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Seen At 11: Getting Hacked Mid-Flight Is Easier Than You Think

NEW YORK (CBSNewYork)-- Many airline passengers use their electronic devices as soon as the captain gives the okay.

But while you may think your personal information is secure, experts say it's surprisingly easy to be hacked mid-air, CBS2's Dick Brennan reported.

When a stranger on a flight stood up and said he needed to talk to Steve Petrow, he thought it was an odd request.

"I was worried. I didn't know who this man was," he said.

The man had been sitting several rows back, but knew a lot about Petrow.

"He said, 'Well you're a reporter, aren't you?'" he said.

The man not only knew that, he knew what Petrow was working on and even quoted his emails.

"That's when I practically had a heart attack in the terminal there, because I had no idea how he could possibly know that," Petrow said.

It turns out, Petrow had been hacked in-flight. What's even scarier? It can happen to almost anyone.

"It doesn't surprise me at all," security expert Manny Gomez said.

He explained many fliers assume airline Wi-Fi is secure.

"The airlines are in the business of taking us from A to B via the air, they are not in the business of providing safe cyber Internet security," he said.

Even so, some fliers CBS2 spoke with said convenience trumps security.

"It's probably not secure, but I use it anyway," one passenger said.

"Users are comfortable using it because the service is available, and I think that security is sometimes secondary," another said.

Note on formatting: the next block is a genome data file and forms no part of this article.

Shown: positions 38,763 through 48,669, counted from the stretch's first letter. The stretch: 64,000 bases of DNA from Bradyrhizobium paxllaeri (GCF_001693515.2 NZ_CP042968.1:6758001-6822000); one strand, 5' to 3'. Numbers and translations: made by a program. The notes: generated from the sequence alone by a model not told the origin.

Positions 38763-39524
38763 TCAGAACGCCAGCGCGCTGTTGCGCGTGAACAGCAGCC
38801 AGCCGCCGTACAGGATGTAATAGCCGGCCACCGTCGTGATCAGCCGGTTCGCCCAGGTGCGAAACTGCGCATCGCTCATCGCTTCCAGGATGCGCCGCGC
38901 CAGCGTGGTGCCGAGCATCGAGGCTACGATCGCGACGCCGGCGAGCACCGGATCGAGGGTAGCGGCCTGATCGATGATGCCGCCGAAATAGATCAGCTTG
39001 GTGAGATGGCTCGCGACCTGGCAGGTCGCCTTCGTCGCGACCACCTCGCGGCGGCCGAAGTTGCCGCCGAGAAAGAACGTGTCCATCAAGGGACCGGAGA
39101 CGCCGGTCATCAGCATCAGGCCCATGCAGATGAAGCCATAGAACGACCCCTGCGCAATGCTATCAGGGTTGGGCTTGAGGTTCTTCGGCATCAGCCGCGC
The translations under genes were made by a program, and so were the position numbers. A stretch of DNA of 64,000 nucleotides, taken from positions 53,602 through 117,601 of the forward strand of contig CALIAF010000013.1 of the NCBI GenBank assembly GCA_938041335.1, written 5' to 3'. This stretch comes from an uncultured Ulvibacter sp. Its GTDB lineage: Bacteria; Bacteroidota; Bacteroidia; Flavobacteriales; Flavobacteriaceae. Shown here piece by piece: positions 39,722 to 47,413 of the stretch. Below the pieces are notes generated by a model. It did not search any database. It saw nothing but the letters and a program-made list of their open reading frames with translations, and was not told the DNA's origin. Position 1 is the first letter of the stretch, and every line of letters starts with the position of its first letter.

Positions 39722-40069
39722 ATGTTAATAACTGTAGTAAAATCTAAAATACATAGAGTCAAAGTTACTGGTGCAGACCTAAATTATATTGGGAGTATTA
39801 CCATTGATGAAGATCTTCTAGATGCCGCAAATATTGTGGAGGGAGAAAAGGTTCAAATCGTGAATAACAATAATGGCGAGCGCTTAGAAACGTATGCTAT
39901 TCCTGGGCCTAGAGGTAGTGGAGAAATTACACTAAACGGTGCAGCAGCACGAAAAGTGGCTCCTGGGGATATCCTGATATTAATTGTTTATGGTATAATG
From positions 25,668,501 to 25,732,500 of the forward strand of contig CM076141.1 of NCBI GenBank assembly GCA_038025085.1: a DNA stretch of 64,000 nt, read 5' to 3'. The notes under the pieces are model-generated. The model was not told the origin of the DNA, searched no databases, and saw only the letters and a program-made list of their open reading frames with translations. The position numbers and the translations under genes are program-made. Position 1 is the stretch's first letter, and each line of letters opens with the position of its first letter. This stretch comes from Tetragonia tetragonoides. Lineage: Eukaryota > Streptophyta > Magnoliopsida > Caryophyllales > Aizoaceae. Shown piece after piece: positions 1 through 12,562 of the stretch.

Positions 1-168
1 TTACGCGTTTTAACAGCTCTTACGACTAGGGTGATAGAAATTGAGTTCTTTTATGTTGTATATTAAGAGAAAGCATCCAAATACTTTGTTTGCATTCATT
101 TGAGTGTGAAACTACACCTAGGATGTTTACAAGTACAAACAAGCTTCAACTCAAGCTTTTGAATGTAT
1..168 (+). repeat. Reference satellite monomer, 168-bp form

Gomez said it's fine to use the internet to watch movies or surf the Web, but not for sensitive transactions.

"You don't want a hacker to be able to hack into your bank information and then before you know it, by the time you land, you just lost all your funds in your bank account," he said.

Petrow had logged onto Gogo Wi-Fi, used by many airlines, and like many people, he didn't read the terms of use. They clearly state, "Gogo operates like an open Wi-Fi hotspot... the connection is by definition open...."

"I had made the assumption -- and this was the wrong assumption, and I own this -- that what I was doing was private," he said.

Petrow said since then, he is installed a program that offers some protection. Even so, he thinks twice before going online in-flight.

"I figure, you know, I can wait till I land and till I know I'm in a more secure place, and I do. I have learned the lesson the hard way," he said.

Experts said no system is "hack-proof," but you can help protect yourself by installing anti-virus software and making sure you use a firewall.


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